California existing-home sales plummeted 24.1 percent in January compared to January 2005, the California Association of Realtors trade group reported today, while the median price of an existing home increased 13.8 percent.

Closed escrow sales of existing, single-family detached homes in California totaled 500,470 in January at a seasonally adjusted annualized rate, according to information collected by C.A.R. from more than 90 local Realtor associations statewide.

The statewide sales figure represents what the total number of homes sold during 2006 would be if sales maintained the January pace throughout the year. It is adjusted to account for seasonal factors that typically influence home sales.

The median price of an existing, single-family detached home in California during January 2006 was $551,300, an increase of 0.5 percent compared with December’s $548,640 median price.

“The California real estate market is beginning to experience the soft landing that we expect to be the underlying dynamic driving the housing market this year,” said C.A.R. Vice President and Chief Economist Leslie Appleton-Young. “The number of homes for sale has risen to a six-month supply, which will translate into a slower rate of price appreciation than we experienced in 2005.”

Vince Malta, C.A.R. president, said, “We expected January sales to fall below the record that was set in January 2005. The decrease was intensified by interest rates crossing the key psychological threshold of 6 percent in the last quarter of the year, and by weakness in consumer confidence due to the residual effects of Hurricane Katrina.”

C.A.R.’s Unsold Inventory Index for existing, single-family detached homes in January 2006 reached six months, compared with 3.2 months (revised) for the same period a year ago. The index indicates the number of months needed to deplete the supply of homes on the market at the current sales rate.

Housing experts have said that a supply of about six months represents a rough equilibrium between a buyer’s market and a seller’s market – a smaller supply represents a seller’s market while a larger supply represents a buyer’s market.

Thirty-year fixed mortgage interest rates averaged 6.15 percent during January 2006, compared with 5.71 percent in January 2005, according to Freddie Mac. Adjustable mortgage interest rates averaged 5.17 percent in January 2006 compared with 4.12 percent in January 2005.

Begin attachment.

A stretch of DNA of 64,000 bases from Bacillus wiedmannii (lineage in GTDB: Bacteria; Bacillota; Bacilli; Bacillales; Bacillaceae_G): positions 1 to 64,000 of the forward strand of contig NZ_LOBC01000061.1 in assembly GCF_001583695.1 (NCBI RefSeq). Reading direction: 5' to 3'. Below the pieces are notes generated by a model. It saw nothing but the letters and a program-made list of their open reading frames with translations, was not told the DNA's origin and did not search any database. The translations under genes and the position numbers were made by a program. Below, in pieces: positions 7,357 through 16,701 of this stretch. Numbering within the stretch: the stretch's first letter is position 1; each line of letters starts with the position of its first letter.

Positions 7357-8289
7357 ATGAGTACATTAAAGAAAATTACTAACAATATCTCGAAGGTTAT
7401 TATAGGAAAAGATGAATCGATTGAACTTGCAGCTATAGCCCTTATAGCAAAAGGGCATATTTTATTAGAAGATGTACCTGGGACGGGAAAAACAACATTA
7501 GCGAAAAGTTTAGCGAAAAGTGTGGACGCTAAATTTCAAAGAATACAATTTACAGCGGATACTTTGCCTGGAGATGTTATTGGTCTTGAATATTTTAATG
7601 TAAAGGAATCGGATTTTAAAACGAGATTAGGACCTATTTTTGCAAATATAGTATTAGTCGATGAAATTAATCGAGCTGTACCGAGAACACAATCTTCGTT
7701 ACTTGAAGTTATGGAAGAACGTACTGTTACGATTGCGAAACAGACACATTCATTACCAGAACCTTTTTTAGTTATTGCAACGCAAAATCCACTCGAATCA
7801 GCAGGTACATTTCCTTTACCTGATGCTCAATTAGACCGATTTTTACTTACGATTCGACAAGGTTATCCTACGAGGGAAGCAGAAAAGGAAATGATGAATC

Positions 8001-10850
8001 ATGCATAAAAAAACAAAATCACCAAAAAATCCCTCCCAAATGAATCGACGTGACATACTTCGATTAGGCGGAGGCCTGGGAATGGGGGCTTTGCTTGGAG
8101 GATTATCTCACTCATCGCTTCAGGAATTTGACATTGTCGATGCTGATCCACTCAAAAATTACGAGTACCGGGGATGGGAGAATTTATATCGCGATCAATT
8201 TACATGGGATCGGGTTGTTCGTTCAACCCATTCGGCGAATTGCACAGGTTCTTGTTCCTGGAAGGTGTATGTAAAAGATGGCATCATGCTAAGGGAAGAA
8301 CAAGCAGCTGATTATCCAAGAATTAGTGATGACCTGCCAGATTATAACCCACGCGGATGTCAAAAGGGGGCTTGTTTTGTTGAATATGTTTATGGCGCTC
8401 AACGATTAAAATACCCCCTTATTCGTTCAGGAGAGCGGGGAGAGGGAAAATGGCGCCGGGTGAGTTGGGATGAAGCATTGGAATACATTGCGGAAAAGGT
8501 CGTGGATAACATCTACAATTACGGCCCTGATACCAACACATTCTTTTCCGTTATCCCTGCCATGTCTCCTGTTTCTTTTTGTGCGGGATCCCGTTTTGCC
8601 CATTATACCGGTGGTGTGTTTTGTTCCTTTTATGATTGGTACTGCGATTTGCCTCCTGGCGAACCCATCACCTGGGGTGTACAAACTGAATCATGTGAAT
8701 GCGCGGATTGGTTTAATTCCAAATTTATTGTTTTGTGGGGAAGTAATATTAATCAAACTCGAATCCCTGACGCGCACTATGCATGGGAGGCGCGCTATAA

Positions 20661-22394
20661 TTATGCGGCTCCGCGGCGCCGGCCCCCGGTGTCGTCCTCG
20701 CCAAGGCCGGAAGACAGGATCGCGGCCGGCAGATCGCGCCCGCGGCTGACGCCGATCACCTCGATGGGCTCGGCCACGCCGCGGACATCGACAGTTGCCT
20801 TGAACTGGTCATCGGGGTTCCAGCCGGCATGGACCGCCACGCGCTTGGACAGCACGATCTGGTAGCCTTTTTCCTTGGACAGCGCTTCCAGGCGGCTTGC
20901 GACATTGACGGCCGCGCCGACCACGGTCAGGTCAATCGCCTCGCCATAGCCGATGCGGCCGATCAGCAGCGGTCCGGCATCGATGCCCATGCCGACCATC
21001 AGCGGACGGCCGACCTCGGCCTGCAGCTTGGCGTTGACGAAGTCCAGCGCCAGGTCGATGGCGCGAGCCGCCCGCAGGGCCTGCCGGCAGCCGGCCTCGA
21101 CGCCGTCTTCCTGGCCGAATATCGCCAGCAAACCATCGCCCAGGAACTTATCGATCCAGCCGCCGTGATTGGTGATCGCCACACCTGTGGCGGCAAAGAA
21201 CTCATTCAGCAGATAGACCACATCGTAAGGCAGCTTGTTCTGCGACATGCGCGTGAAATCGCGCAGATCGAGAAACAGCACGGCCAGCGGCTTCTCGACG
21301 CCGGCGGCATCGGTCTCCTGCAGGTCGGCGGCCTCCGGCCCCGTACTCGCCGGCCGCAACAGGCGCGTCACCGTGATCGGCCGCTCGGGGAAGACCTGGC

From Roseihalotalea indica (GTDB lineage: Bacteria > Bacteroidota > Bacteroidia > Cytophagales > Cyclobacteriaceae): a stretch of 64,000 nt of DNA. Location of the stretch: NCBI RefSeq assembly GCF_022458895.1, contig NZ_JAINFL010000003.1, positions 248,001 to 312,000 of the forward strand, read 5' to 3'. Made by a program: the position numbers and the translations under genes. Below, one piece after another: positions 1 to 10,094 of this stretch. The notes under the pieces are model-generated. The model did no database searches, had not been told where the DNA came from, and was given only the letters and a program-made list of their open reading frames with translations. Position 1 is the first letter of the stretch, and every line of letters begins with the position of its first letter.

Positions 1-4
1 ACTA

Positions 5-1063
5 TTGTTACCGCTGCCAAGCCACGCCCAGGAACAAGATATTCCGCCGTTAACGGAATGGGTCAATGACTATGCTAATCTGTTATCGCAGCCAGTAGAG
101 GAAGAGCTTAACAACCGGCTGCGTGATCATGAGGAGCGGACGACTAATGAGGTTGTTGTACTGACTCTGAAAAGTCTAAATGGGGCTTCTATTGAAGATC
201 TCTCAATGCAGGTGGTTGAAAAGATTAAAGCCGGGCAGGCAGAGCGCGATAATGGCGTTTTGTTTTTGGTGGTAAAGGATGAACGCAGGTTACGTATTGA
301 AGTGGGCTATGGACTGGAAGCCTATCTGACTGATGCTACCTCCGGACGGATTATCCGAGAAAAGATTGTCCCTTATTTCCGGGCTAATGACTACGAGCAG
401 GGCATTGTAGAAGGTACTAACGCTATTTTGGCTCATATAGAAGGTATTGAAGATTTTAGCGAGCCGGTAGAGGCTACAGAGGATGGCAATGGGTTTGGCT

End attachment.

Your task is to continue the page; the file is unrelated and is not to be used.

The median number of days it took to sell a single-family home was 48 days in January 2006, compared with 44 days (revised) for the same period a year ago.

The association released regional MLS sales and price information containing data that is not adjusted to account for seasonal factors that can influence home sales. The MLS median price and sales data for detached homes are generated from a survey of about 90 Realtor associations throughout the state.

MLS median price and sales data for condominiums are based on a survey of more than 60 associations. The median price for both detached homes and condominiums represents closed escrow sales, the association noted.

In a separate report covering more localized statistics generated by C.A.R. and DataQuick Information Systems, 93.2 percent or 355 of 381 cities and communities showed an increase in their respective median home prices from a year ago.

DataQuick statistics are based on county records data rather than MLS information. DataQuick Information Systems is a subsidiary of Vancouver-based MacDonald Dettwiler and Associates.

Large changes in local median home prices typically indicate both local home-price appreciation, and often, large shifts in the composition of housing market activity. Some of the variations in median home prices may be exaggerated due to compositional changes in housing demand, the association and DataQuick noted.

The DataQuick tables listing median home prices in California cities and counties are accessible through the C.A.R. Web site at http://www.car.org/index.php?id=MzU5NjU=.

According to this data:

  • Statewide, the 10 cities and communities with the highest median home prices in California during January 2006 were: Los Altos, $1.7 million; Newport Beach, $1.5 million; Laguna Beach, $1.39 million; Burlingame, $1.2 million; Los Gatos, $1.1 million; Calabasas, $1.1 million; Santa Barbara, $1 million; Danville, $936,000; Dana Point, $875,000; and Encinitas, $862,500.

  • Statewide, the 10 cities and communities with the greatest median home price increases in January 2006 compared with the same period a year ago were: Sonoma, 78.2 percent; Atwater, 62.3 percent; Barstow, 59.1 percent; Sanger, 54 percent; Ridgecrest, 49.6 percent; Banning, 48.9 percent; Hesperia, 47.2 percent; Walnut, 46.9 percent; Lake Arrowhead, 45.9 percent; and Upland, 45.1 percent.

January 2006 Regional Sales and Price Activity*

Regional and Condo Sales Data Not Seasonally Adjusted

na – not available

*Based on closed escrow sales of single family, detached homes only (no condos).  Reported month to month changes in sales activity may overstate actual changes because of the small size of individual regional samples. Movements in sales prices should not be interpreted as measuring changes in the cost of a standard home.  Prices are influenced by changes in cost and changes in the characteristics and size of homes actually sold.

sf = single family, detached home

Source:  California Association of Realtors 

Median Prices By Region – Current Month vs. Year Ago

na – not available

r – revised

Source:  California Association of Realtors

***

Send tips or a Letter to the Editor to glenn@inman.com or call (510) 658-9252, ext. 137.

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